Recovering sports gambling addict sees increasing need for treatment at center he founded in Richmond

10 On Your Side

RICHMOND, Va. (WAVY) – Robert Cabaniss was hooked on “the action” long before the days of DraftKings, Fanduel and MGM. He says money was his drug, and for 40 years he was overdosing.

“I didn’t see the losses. I could only see the wins,” Cabaniss told 10 On Your Side.

It started when he was a student at UVA where he ran a football pool. “And the dean came in and said you can’t do this anymore so we stopped. But of course dumb Bob, I didn’t stop gambling, and I got a bookie and it got progressively worse.”

For 40 years, Cabaniss bet often and bet big on sports. “I didn’t see the losses. I could only see the wins.” In the depth of his addiction, he was wagering well into six figures every seven days. The money came from a successful career in real estate and then the wholesale beverage industry.

He was wagering “close to $200,000 a week,” he recalls. “I lost an awful lot of money. My wife finally said ‘enough’s enough,’ and I went and got treatment.” His wife stayed by him and they’ve been married 52 years.

Cabaniss began his recovery and then founded his own recovery center, Williamsville Wellness just north of Richmond. He converted his family’s historic home into a 26-bed residential treatment facility.

“We have 15 hours of individual therapy a week at our residential program. Our online program has 12 hours during the course of the program. These are extremely high numbers, more than any treatment center in the country,” Cabaniss said.

The Williamsville program typically runs 21 days, unless there’s another addiction involved. For Cabaniss himself, it was alcohol. He’s been sober since 2002, and hasn’t placed a bet since 2004.
“You always stop your secondary addiction first and you keep your primary one, and mine was gambling.”

He says the need for treatment for sports gambling addiction is growing. He says it has three basic levels: A problem gambler loses a paycheck once a year; a compulsive gambler loses 2 to 5 paychecks a year; and a gambling addict like Cabaniss loses five or more paychecks a year.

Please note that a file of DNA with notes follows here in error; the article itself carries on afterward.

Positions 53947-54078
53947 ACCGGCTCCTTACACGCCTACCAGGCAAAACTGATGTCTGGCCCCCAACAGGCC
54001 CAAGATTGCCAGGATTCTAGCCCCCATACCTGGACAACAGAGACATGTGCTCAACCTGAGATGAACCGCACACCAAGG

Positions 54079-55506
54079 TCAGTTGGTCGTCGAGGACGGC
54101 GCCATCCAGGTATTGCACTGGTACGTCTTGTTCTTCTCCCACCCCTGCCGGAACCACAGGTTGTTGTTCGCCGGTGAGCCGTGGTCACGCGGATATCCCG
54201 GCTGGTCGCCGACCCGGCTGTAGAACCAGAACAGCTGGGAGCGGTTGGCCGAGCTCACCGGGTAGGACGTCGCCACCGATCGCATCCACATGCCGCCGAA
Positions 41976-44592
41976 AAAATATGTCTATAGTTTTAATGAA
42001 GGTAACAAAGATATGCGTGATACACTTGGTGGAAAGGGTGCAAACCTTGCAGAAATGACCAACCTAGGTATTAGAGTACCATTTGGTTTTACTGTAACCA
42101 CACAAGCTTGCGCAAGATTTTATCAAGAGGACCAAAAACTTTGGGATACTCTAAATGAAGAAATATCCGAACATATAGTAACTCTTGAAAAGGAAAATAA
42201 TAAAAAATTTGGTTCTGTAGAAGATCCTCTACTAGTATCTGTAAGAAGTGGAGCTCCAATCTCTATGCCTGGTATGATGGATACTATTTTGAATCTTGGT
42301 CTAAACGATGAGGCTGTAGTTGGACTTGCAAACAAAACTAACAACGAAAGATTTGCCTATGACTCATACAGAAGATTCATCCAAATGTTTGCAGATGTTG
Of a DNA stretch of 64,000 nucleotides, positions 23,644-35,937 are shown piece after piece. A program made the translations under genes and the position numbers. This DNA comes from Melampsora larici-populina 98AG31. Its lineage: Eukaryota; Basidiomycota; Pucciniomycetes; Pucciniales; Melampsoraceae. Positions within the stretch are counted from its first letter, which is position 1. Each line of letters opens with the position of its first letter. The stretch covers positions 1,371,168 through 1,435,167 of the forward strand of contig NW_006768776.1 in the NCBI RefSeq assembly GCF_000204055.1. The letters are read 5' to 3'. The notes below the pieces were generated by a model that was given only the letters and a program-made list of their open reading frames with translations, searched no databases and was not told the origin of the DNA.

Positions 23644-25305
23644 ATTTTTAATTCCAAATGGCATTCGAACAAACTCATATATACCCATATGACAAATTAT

“In the old days you could only bet on the team and the over/under,” he said. But now sports betting, both legal and illegal, offer myriad options with proposition or “prop” bets, such as who will be the first batter to strike out, who will catch the first pass, etc. All those possibilities mean more people wagering more money and a faster progression “from problem to compulsive to addict,” Cabaniss said.

He says what was intended to be a safeguard in the Virginia sports betting legislation — – the ban on wagering on Virginia-based teams — is creating even more business for bookies. Cabaniss says bettors in Virginia will still want to get some action on UVA, Virginia Tech, ODU and other local teams.

Sports betting will be available on-site at casinos coming to both Norfolk and Portsmouth.
Cabaniss says that raises the odds that someone will get hooked.

“(Problem gamblers will say) I lost $20,000 this week betting sports, and I’m gonna go to the casino and see if I can win it back at the casino,” he said. “The more options they have, the more trouble they can get into, then the more they chase.” 

Cabaniss says he has seen an increased demand for his treatment program since Virginia approved sports gambling, but Williamsville accepts gamblers from across the country. He says because it often leads to depression, gambling leads to suicide more than any other type of addiction.

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